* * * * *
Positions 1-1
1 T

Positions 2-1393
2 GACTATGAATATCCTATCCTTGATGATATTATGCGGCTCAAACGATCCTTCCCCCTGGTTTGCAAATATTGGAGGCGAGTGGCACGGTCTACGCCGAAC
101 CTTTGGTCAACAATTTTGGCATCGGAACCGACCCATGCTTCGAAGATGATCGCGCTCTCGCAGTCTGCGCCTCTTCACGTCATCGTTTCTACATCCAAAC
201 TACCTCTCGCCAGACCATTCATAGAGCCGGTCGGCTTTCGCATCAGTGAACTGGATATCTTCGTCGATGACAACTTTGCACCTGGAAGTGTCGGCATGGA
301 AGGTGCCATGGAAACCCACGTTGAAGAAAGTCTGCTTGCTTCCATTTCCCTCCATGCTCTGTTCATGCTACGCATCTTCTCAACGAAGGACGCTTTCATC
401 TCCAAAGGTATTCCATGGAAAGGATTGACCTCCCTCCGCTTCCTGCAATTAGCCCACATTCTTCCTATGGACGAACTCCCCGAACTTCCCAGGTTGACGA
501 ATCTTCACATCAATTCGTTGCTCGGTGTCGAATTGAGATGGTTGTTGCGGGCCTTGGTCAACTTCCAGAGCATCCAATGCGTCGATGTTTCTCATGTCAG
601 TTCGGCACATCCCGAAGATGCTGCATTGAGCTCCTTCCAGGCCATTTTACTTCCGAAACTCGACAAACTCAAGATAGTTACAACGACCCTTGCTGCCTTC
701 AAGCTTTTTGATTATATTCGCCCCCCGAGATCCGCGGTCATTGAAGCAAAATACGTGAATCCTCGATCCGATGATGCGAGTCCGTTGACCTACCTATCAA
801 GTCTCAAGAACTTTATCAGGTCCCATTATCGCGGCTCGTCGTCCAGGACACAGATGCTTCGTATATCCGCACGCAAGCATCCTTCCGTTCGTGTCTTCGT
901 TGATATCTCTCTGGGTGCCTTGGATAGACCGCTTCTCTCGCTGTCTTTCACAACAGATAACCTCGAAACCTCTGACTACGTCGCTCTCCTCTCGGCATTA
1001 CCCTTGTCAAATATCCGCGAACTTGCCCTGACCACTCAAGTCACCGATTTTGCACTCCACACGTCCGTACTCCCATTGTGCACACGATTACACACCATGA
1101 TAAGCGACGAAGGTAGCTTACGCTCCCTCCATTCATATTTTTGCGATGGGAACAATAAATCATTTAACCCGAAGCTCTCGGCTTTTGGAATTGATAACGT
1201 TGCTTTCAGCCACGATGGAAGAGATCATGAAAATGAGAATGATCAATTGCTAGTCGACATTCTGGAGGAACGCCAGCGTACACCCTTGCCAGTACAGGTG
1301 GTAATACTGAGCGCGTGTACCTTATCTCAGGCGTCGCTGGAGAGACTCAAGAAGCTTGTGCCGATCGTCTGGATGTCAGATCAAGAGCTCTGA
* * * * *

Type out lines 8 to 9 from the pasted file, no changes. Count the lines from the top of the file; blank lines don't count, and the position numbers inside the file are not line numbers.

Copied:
401 TCCAAAGGTATTCCATGGAAAGGATTGACCTCCCTCCGCTTCCTGCAATTAGCCCACATTCTTCCTATGGACGAACTCCCCGAACTTCCCAGGTTGACGA
501 ATCTTCACATCAATTCGTTGCTCGGTGTCGAATTGAGATGGTTGTTGCGGGCCTTGGTCAACTTCCAGAGCATCCAATGCGTCGATGTTTCTCATGTCAG